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Advice on talking to band member

Discussion in 'Band Management [BG]' started by michaelkoss, Aug 18, 2012.


  1. I am in a cover band with 4 members: bass, vocals, and two guys who both play guitar and drums. We'll call them George and Daniel. George is much better on guitar and Daniel is far better on drums. (I gave them pseudonyms that start with the letter of the instrument they are better at so you can try to keep the names straight)

    So far, we have split the songs 50/50 so they can switch between sets. Here's the problem: Daniel thinks he is the better player on both. He is wrong. Daniel is the typical lead guitar player: too much too loud. George is a great guitarist who understands that we are there to showcase our attractive and awesome vocalist.

    Everyone we talk to agrees that our playing takes a dramatic downturn when Daniel is on guitar. Even George will admit that Daniel is better on drums, so really, we take a hit on both instruments.

    I am the default band leader (not sure how that happened) so I need to have a talk with Daniel. I want to suggest one of the following:

    1. Stick exclusively to drums
    2. Make the split more like 3:1 with George on guitar more often
    3. When you are playing guitar, tone it down

    I need advice on addressing this with him. Should I just be completely straight up and blunt? Please help.

    Thanks,

    Michael
     
  2. DiabolusInMusic

    DiabolusInMusic Functionless Art is Merely Tolerated Vandalism Supporting Member

    I would be straight up and blunt, personally I don't even know how this arrangement got this far. Daniel clearly just wants his time in the spotlight, tell him to earn that as a drummer, he'll have a better shot instead of potentially embarrassing the entire band on lead guitar.

    Do you load in two guitar rigs and drum kits for shows? Or do they share every piece of gear right down to their drum kit arrangement? Sounds like a hassle to me.
     
  3. mellowinman

    mellowinman Free Man

    Oct 19, 2011
    Minneapolis
    Tell him just what you wrote here.

    If he wants to work on playing more dynamic lead guitar that is better suited to your band, and you want to put in more rehearsal time so George can improve his drumming, and then make it more of a "once in awhile" thing, instead of 50/50, then you might have something.

    I would be more inclined to leave the drummer drumming.
     
  4. JoZac21

    JoZac21

    Nov 30, 2009
    Brooklyn, NY
    I would simply tell "Daniel" that he's the better drummer, and it's "really important that he plays drums, since having a strong backbone is so important, the band can sound more solid, and it's less important to have a great guitar player..."

    This strokes his ego (which it seems he wants)... he's hearing that he's wanted behind the drum kit because he's good... and not hearing that you don't want him playing guitar because he's not as good.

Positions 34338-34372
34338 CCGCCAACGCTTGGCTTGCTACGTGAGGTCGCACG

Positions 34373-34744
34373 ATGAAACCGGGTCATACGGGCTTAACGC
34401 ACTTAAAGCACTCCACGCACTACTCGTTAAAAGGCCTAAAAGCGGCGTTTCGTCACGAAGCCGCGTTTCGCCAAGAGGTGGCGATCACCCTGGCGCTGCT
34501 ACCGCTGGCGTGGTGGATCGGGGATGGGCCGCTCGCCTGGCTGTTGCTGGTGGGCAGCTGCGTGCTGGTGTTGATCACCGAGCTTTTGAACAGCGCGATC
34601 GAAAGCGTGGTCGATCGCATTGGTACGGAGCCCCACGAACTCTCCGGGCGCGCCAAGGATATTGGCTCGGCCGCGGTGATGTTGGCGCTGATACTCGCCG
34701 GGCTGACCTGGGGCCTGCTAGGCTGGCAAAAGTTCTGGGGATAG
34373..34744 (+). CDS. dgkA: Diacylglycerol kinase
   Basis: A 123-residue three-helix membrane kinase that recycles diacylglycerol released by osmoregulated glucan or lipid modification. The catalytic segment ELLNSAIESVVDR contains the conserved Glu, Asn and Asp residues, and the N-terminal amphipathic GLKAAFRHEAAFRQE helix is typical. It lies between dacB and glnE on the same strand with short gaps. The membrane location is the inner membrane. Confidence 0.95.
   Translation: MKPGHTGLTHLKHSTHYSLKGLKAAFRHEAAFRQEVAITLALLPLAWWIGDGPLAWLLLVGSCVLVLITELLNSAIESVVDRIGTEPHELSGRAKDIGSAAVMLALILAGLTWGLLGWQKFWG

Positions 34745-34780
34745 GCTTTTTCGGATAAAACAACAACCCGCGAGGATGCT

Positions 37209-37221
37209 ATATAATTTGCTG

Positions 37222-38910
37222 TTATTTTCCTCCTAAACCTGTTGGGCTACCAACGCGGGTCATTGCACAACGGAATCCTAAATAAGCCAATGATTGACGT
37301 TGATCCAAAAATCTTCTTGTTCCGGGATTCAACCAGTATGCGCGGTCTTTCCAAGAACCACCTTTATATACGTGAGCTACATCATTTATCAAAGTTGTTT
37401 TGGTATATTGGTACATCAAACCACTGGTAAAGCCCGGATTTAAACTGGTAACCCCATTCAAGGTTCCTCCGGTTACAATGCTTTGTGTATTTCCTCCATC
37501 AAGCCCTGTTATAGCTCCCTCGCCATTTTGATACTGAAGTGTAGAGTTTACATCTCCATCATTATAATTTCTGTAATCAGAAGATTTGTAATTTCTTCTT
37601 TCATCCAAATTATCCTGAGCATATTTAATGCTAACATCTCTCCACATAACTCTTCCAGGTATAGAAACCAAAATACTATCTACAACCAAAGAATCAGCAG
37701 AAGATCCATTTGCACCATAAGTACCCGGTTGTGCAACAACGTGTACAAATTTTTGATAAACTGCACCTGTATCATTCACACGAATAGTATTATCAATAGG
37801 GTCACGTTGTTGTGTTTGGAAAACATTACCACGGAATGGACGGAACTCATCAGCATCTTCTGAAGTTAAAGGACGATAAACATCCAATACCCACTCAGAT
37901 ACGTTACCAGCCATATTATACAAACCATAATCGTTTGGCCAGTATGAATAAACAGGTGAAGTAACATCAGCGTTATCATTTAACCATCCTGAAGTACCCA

Nobody gets hurt and the band ends up with the ideal line-up.
     
  5. 5StringFool

    5StringFool Supporting Member

    Jun 10, 2011
    Greenup, KY
    I think I'd do this but leave out the, "it's less important to have a good guitar player" since Daniel could take that to imply that you're tolerating Guitar George and you don't really consider him that good. Just leave it to something that's been mutually agreed to by both Daniel and George.... that Daniel is clearly the better drummer.
     
  6. They play on the same kit and use the same amp, but each bring their own guitars.
     
  7. Maybe we could arrange the kit on the side of the stage where he'd be more visible, with him facing the vocalist. That way the audience gets a side shot of him playing the drums.
     
  8. I've started to hint around at this. Maybe it's time to be more blunt.
     
  9. If your band has a FB group page, you could use the discussion forum aspect to let your followers sound off about what they want. That would take some pressure off of you, and really slam home the honest reality to "Daniel." It's about what the fans want!

    I might add that this is how my live band karaoke band takes new song suggestions.
     
  10. Tell Dan that you can always "hide" a poor guitarist, but you can't "hide" a poor rhythm section. He's far more valuable to the band as a drummer than as a guitarist.
     
  11. FretlessMainly

    FretlessMainly

    Nov 17, 2010
    If you have to use the word "better," use it in the context of what's better for the band, not who's better on guitar or drums.
     
  12. Phalex

    Phalex Semper Gumby Supporting Member

    Oct 3, 2006
    G.R. MI
    Drums make or break a band. People notice guitars more, but if you have a better drummer you have a better band.

    With that in mind, either have the better of the two play drums, or find a better drummer all together.
     
  13. scott123

    scott123

    Jun 25, 2008
    Oklahoma
    Hi all, this is "George" that MK speaks of...thank you for all your input! MK told me he was posting this on TB. Just a quick explanation of how this arrangement came about. I was brought in as the guitarist, Daniel as the drummer. I had not played 6 string in some time and was very nervous about it. Daniel wanted to play a couple of songs on guitar so I said why not. This turned into a 50/50 split, which isn't working out so well. As time went on I relaxed and the playing got better. Daniel has also got more comfortable, but this comes out as him trying to improvise and frankly he does not have the chops or fretboard knowledge to pull it off. When he stays on script the playing is ok, if a little dull. We are a new band, and the people that have listened to us rehearse have commented that the band seems to lose its spark when we switch instruments. MK is also too kind, I am absolutely not a great guitarist.